In 2012, Jesse Jenkins and Matthew Stepp took stock of the global climate policy challenge in an online series titled The Future of Global Climate Policy. Since then the Intergovernmental Panel on Climate Change (IPCC) completed its Fifth Assessment and many countries are taking stock of their existing—and some argue, failed—climate policies. Looking to the future, the latest round of international climate negotiations is set to close in Paris at the end of 2015, potentially offering the end of one era of global climate policymaking and the start of something new. With an eye on the long-term impacts of the 2015 negotiations, Amanda Kibbe and Matthew Stepp take an updated look in a five-part series on the state of the climate challenge. Part 1Part 2Part 3, and Part 4.

Society must act quickly to implement policies that provide the world the tools it needs to cut carbon and put the world on a path for deep decarbonization. The more time we let pass without aggressive action, the higher […]

By |July 21st, 2014|Blog, Climate Change, International Policy|Comments Off|
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    Beyond Paris, Part 4: Putting an Asterisk on Climate Change Mitigation Cost Projections

Beyond Paris, Part 4: Putting an Asterisk on Climate Change Mitigation Cost Projections

By Matthew Stepp and Amanda Kibbe, Center for Clean Energy Innovation

In 2012, Jesse Jenkins and Matthew Stepp took stock of the global climate policy challenge in an online series titled The Future of Global Climate Policy. Since then the Intergovernmental Panel on Climate Change (IPCC) completed its Fifth Assessment and many countries are taking stock of their existing—and some argue, failed—climate policies. Looking to the future, the latest round of international climate negotiations is set to close in Paris at the end of 2015, potentially offering the end of one era of global climate policymaking and the start of something new. With an eye on the long-term impacts of the 2015 negotiations, Amanda Kibbe and Matthew Stepp take an updated look in a five-part series on the state of the climate challenge. Click here for Part 1Part 2, and Part 3.

In Part 3 of this series, we summarized the monumental task of mitigating climate change, particularly if we run on a “business as usual” track in the short-term and delay carbon reductions. It paints a bleak picture, but even with […]

By |July 21st, 2014|Blog, Climate Change, International Policy|Comments Off|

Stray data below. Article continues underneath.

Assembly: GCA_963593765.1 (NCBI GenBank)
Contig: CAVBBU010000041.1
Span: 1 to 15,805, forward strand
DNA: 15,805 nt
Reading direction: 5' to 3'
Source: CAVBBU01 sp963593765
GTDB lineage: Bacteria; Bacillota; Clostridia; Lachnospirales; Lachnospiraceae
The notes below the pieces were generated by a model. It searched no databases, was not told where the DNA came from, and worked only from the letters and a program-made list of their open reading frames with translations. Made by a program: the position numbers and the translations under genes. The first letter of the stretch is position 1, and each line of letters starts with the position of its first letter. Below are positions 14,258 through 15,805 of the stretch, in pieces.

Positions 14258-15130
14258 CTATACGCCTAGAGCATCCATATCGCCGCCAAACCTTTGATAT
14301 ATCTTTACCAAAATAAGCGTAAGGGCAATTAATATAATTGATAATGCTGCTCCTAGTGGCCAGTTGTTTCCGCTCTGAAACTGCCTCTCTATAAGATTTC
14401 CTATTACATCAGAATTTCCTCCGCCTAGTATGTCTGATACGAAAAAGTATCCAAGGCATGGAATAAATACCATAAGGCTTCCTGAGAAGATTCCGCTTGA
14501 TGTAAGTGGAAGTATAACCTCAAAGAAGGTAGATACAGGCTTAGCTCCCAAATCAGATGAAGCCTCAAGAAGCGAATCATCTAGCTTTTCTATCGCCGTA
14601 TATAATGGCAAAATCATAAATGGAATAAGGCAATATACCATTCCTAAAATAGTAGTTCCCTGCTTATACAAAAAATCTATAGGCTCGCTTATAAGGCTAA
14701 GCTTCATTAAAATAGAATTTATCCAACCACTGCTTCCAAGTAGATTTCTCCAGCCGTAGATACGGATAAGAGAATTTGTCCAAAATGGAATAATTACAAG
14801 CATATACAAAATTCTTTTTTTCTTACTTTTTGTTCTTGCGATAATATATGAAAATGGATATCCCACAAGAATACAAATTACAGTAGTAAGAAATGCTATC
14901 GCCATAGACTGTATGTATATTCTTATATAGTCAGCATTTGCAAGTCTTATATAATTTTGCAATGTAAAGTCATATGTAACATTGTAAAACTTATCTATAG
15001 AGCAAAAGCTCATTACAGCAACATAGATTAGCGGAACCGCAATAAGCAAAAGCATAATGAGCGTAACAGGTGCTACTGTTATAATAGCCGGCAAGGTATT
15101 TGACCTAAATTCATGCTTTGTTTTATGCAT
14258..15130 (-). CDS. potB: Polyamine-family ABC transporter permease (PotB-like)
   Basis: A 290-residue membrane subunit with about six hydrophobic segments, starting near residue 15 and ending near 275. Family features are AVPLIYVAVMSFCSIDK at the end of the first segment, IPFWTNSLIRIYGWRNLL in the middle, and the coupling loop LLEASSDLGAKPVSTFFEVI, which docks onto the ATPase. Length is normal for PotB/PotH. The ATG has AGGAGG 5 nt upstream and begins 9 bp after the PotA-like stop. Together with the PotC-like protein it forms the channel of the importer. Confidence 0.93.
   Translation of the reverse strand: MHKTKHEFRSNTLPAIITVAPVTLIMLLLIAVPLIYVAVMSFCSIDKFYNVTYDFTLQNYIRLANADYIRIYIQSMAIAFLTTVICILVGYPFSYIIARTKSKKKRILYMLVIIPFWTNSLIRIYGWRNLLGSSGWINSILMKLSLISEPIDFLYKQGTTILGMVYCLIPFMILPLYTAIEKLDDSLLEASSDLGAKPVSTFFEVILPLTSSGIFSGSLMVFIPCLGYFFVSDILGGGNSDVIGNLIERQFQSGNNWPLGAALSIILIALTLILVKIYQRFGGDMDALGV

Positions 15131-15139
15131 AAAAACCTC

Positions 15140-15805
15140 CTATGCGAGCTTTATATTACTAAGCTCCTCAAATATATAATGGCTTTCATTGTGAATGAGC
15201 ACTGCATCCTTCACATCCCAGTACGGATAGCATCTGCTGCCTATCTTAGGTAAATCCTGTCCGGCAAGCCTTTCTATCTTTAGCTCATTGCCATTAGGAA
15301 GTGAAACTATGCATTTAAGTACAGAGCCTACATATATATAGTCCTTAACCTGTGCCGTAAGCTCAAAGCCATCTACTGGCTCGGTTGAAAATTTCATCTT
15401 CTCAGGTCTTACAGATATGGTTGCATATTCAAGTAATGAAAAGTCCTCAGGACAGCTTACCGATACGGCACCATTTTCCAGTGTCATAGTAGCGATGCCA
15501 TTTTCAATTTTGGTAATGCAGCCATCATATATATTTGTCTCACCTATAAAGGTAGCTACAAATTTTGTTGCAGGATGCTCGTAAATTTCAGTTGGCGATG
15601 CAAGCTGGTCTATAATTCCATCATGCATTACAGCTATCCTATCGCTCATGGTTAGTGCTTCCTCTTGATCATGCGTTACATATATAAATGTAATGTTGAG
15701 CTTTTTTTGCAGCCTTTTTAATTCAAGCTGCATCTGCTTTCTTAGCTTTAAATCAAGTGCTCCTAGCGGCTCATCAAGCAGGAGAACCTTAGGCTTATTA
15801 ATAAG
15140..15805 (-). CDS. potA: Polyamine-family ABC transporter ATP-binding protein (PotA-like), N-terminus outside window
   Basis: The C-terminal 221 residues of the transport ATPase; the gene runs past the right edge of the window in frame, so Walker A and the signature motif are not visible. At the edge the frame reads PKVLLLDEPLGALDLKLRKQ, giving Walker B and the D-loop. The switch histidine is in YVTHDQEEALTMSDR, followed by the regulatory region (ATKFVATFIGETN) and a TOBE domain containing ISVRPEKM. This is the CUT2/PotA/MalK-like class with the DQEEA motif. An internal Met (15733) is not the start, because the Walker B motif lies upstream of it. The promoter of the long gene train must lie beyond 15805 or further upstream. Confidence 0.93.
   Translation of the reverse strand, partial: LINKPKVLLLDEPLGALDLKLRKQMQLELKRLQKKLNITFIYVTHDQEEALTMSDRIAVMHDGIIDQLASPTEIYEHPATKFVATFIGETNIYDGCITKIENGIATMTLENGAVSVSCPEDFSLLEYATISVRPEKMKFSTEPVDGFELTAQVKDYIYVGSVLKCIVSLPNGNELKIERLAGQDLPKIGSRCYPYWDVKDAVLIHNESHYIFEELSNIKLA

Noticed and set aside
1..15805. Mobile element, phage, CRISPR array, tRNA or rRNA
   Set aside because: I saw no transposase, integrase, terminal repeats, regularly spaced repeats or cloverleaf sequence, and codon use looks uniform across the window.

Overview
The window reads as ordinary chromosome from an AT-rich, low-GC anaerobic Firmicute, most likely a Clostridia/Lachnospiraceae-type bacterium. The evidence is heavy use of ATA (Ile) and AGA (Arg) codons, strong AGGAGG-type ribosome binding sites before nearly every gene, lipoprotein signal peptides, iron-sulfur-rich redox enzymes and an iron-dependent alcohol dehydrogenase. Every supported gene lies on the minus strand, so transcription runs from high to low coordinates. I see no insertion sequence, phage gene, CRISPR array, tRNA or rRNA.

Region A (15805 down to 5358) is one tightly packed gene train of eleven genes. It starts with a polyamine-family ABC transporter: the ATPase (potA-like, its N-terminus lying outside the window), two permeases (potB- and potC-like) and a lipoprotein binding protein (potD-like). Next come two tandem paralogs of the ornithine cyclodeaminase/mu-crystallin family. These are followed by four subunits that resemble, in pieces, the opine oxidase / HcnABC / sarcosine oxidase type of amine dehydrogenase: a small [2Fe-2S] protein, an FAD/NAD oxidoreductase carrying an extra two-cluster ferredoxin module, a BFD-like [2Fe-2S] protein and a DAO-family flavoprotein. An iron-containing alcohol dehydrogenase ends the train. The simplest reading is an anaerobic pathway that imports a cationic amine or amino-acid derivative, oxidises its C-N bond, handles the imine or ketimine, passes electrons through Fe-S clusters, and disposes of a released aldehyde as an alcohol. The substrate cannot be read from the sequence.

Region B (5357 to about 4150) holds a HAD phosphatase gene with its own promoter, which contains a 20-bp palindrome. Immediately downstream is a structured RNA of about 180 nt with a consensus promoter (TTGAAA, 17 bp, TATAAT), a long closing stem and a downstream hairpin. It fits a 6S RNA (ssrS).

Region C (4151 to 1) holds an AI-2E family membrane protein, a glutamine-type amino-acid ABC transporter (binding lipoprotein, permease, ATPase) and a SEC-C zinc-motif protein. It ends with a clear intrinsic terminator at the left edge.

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    Beyond Paris, Part 3: Overshooting Dangerous Warming Likely, But For How Long?

Beyond Paris, Part 3: Overshooting Dangerous Warming Likely, But For How Long?

By Matthew Stepp and Amanda Kibbe, Center for Clean Energy Innovation

In 2012, Jesse Jenkins and Matthew Stepp took stock of the global climate policy challenge in an online series titled The Future of Global Climate Policy. Since then the Intergovernmental Panel on Climate Change (IPCC) completed its Fifth Assessment and many countries are taking stock of their existing—and some argue, failed—climate policies. Looking to the future, the latest round of international climate negotiations is set to close in Paris at the end of 2015, potentially offering the end of one era of global climate policymaking and the start of something new. With an eye on the long-term impacts of the 2015 negotiations, Amanda Kibbe and Matthew Stepp take an updated look in a five-part series on the state of the climate challenge. For Part 1, click hereFor Part 2, click here.

Solving climate change is an extremely difficult—even monumental—challenge to address. Carbon emissions come from burning fossil fuels and are deeply embedded in the global economy. Turning on the lights, driving vehicles, powering industry, and living a prosperous life all emit carbon. As a result, […]

By |July 21st, 2014|Blog, Climate Change, International Policy|Comments Off|

Beyond Paris, Part 2: The Dire Consequences of Inaction

By Matthew Stepp and Amanda Kibbe, Center for Clean Energy Innovation

In 2012, Jesse Jenkins and Matthew Stepp took stock of the global climate policy challenge in an online series titled The Future of Global Climate Policy. Since then the Intergovernmental Panel on Climate Change (IPCC) completed its Fifth Assessment and many countries are taking stock of their existing—and some argue, failed—climate policies. Looking to the future, the latest round of international climate negotiations is set to close in Paris at the end of 2015, potentially offering the end of one era of global climate policymaking and the start of something new. With an eye on the long-term impacts of the 2015 negotiations, Amanda Kibbe and Matthew Stepp take an updated look in a five-part series on the state of the climate challenge. Click here for Part 1.

In Part 1, we discussed the IPCC’s most recent take on some of the major indicators of a warming planet and how pumping CO2 into the atmosphere is accelerating these changes. The next logical question is: what are the potential future impacts of a changing climate system? More extreme weather? Higher […]

By |July 21st, 2014|Blog, Climate Change, International Policy|Comments Off|
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    Beyond Paris, Part 1: Humans are Changing the Climate for the Worse

Beyond Paris, Part 1: Humans are Changing the Climate for the Worse

By Matthew Stepp and Amanda Kibbe, Center for Clean Energy Innovation

In 2012, Jesse Jenkins and Matthew Stepp took stock of the global climate policy challenge in an online series titled The Future of Global Climate Policy. Since then the Intergovernmental Panel on Climate Change (IPCC) completed its Fifth Assessment and many countries are taking stock of their existing—and some argue, failed—climate policies. Looking to the future, the latest round of international climate negotiations is set to close in Paris at the end of 2015, potentially offering the end of one era of global climate policymaking and the start of something new. With an eye on the long-term impacts of the 2015 negotiations, Amanda Kibbe and Matthew Stepp take an updated look in a five-part series on the state of the climate challenge.

Global climate change is often difficult to assess. The weather changes daily and global climate changes on long timescales. Regions and countries are impacted differently. It is challenging to express complex, long-term climate trends in comparison to daily and seasonal changes in the weather that the general public experiences. But with each passing year, the science, observations, and modeling of […]

By |July 21st, 2014|Blog, Climate Change, International Policy|Comments Off|